Once you set it up, this is really easy to use and hands-free; it will move on to each activity on its own, and use ticking clock sounds to let you know when this activity is almost done, and then a buzzing sound to let you know when to stop. You can also see the next activity sort of floating off to the right, so you know what to expect. The bar on top lets you know how far into the workout you are, so you can mete out pity for yourself accordingly.

2. Sworkit


Does looking up workouts and deciding how long you want to sprint as opposed to jog for sound hard? Good news! You can also just use Sworkit, which takes care of pretty much all decisionmaking for you. Choose which part(s) of your body you’d like to focus on, decide how long you want to work out for, and then follow the lead of this gender-neutral blue figure as they show you exactly which moves to do and for how long. If the gender-neutral blue figure is still confusing and you have no idea what you’re supposed to be doing, you can click the video-camera button to see an actual video of an actual human doing the move. Really just couldn’t be easier. And it’s free! If you’re feeling fancy, you can try putting together a custom workout, or you can let the gender-neutral blue figure lead you towards a shining future of stronger core muscles and better sleep at night.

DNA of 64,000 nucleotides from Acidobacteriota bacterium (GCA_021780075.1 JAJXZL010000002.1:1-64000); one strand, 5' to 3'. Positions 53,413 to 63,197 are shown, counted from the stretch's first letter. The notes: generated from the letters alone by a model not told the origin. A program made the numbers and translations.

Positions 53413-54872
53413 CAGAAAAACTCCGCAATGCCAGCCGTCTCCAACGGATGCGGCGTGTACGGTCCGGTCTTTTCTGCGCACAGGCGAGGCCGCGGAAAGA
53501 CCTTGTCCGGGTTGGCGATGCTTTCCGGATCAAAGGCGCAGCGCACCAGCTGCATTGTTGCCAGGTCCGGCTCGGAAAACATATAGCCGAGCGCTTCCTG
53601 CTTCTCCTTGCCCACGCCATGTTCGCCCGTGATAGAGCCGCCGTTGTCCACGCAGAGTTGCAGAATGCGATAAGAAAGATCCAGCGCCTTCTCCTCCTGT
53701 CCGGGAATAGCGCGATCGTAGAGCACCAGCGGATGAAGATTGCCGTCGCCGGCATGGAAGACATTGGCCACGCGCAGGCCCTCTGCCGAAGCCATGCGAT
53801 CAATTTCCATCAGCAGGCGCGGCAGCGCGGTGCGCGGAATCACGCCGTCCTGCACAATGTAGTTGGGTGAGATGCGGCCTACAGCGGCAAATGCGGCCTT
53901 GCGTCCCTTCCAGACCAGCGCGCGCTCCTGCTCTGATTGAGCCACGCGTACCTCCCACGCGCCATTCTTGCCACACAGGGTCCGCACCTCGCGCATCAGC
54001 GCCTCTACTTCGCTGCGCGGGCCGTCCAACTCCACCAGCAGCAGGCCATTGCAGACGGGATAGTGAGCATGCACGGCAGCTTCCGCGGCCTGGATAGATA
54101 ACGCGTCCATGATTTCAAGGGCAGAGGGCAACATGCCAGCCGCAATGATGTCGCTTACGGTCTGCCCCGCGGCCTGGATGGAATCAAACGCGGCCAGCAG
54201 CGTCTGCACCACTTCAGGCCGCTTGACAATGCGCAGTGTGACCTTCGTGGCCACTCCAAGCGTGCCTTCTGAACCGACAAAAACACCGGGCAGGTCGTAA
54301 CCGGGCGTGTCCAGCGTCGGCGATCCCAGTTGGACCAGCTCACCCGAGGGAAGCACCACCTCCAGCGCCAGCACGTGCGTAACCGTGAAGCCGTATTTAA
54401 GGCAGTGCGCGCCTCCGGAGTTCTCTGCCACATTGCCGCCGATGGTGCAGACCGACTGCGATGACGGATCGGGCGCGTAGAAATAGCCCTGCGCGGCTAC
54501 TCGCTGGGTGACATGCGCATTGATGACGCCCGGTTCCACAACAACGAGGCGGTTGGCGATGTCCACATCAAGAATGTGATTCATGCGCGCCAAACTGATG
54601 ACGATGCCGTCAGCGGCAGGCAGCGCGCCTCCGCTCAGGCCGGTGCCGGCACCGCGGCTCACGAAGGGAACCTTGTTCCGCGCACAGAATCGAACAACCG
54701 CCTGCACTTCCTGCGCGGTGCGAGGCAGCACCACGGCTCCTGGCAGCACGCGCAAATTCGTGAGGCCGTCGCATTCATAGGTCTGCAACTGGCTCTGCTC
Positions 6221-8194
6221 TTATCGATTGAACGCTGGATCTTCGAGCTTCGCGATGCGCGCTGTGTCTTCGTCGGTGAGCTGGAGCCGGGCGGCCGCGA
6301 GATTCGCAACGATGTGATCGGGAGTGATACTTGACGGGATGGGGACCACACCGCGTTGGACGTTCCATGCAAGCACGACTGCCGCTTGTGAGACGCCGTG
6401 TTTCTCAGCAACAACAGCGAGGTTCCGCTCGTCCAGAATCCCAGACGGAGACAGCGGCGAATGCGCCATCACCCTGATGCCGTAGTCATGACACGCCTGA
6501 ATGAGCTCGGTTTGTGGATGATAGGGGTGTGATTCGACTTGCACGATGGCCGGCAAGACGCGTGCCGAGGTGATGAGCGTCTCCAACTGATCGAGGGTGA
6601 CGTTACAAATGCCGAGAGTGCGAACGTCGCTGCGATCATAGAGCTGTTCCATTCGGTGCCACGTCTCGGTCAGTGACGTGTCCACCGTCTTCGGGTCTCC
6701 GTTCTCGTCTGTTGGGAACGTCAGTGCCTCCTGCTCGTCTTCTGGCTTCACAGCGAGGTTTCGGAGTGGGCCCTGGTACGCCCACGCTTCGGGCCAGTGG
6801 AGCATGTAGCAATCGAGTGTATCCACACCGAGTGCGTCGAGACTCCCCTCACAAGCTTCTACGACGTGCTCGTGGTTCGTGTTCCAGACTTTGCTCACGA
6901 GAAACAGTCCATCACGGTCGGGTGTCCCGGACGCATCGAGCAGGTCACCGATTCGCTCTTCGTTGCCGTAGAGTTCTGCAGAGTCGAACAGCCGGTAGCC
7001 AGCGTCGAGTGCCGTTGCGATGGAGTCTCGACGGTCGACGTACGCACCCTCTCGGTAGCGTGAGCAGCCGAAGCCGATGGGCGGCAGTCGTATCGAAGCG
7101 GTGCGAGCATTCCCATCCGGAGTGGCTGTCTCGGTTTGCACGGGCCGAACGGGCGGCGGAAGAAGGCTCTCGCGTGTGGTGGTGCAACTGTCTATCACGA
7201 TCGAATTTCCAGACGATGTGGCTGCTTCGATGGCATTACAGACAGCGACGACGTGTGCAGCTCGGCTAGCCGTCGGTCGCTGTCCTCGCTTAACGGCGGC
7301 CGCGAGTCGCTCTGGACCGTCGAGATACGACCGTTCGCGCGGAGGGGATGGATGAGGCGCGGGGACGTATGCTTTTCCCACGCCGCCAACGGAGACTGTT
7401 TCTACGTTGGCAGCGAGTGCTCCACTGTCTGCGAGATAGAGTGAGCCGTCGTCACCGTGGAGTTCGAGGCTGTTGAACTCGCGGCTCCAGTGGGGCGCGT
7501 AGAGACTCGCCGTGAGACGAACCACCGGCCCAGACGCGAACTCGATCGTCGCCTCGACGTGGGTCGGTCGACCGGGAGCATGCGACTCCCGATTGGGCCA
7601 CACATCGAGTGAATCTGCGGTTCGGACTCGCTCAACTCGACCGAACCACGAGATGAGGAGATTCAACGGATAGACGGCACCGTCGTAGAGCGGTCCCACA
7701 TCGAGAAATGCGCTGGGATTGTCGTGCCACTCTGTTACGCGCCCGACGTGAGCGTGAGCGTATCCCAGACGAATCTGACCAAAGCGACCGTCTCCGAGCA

3. Couch to 5K



Disclaimer: I have not used this extensively yet, mostly because running seems hard and involves going outside. From what I hear, though, if you are looking to transition from a not-running state to being a person who runs, this is the way to do it. There are different features depending on whether you want to use this app for free or pay for it, but the paid version is $2.99 on Android, which is not exorbitant. (It appears the only version you can find for iPhone costs $1.99. Sorry!) Using it for free will have the app guide you through timed or distance runs and some interval-based running workouts. The paid version (which has a two-week free trial) is meant to train you for a 5k, a 10k, or even a half-marathon. The point of this app is to give you a training program which will leave you able to run a 5k in nine weeks, even if you start out a total non-runner. It starts out with alternating walking and running and builds up from there, using fancy stuff like your phone’s GPS to measure your runs by distance and distance over time so that you can choose to focus on the distance you’re running or the speed you’re running at. Probably what I’m most interested in using it for are the interval-based runs and the “fun runs,” because let’s be real, I’m not racing anyone anytime soon. The interface on the run timer (the screen on the right) is a little confusing to me, but then again I also get confused by my own television remote, so probably all of y’all will do just fine.

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Originally from Boston, MA, Rachel now lives in the Midwest. Topics dear to her heart include bisexuality, The X-Files and tacos. Her favorite Ciara video is probably "Ride," but if you're only going to watch one, she recommends "Like A Boy." You can follow her on twitter and instagram.